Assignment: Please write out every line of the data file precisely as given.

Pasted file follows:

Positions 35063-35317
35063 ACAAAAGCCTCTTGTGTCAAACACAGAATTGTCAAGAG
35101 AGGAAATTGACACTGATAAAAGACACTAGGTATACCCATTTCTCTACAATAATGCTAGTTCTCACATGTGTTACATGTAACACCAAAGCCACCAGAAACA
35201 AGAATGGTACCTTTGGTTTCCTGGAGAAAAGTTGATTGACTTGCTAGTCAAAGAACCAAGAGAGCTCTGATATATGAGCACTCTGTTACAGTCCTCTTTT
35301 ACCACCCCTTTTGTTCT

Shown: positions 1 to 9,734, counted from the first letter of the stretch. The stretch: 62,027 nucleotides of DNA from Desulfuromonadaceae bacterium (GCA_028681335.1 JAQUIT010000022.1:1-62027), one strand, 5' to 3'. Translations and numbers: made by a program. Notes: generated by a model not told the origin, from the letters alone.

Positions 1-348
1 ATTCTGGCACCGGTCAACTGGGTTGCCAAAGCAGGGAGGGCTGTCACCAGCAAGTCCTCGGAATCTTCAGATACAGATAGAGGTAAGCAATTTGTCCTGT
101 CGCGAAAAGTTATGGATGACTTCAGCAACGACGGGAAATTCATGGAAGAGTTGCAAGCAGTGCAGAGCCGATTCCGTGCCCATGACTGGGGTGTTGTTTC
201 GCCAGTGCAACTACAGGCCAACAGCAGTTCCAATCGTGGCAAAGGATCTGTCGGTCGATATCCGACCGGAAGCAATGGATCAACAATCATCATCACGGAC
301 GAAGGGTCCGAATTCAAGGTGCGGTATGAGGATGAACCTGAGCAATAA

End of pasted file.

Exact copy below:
Positions 35063-35317
35063 ACAAAAGCCTCTTGTGTCAAACACAGAATTGTCAAGAG
35101 AGGAAATTGACACTGATAAAAGACACTAGGTATACCCATTTCTCTACAATAATGCTAGTTCTCACATGTGTTACATGTAACACCAAAGCCACCAGAAACA
35201 AGAATGGTACCTTTGGTTTCCTGGAGAAAAGTTGATTGACTTGCTAGTCAAAGAACCAAGAGAGCTCTGATATATGAGCACTCTGTTACAGTCCTCTTTT
35301 ACCACCCCTTTTGTTCT

Shown: positions 1 to 9,734, counted from the first letter of the stretch. The stretch: 62,027 nucleotides of DNA from Desulfuromonadaceae bacterium (GCA_028681335.1 JAQUIT010000022.1:1-62027), one strand, 5' to 3'. Translations and numbers: made by a program. Notes: generated by a model not told the origin, from the letters alone.

Positions 1-348
1 ATTCTGGCACCGGTCAACTGGGTTGCCAAAGCAGGGAGGGCTGTCACCAGCAAGTCCTCGGAATCTTCAGATACAGATAGAGGTAAGCAATTTGTCCTGT
101 CGCGAAAAGTTATGGATGACTTCAGCAACGACGGGAAATTCATGGAAGAGTTGCAAGCAGTGCAGAGCCGATTCCGTGCCCATGACTGGGGTGTTGTTTC
201 GCCAGTGCAACTACAGGCCAACAGCAGTTCCAATCGTGGCAAAGGATCTGTCGGTCGATATCCGACCGGAAGCAATGGATCAACAATCATCATCACGGAC
301 GAAGGGTCCGAATTCAAGGTGCGGTATGAGGATGAACCTGAGCAATAA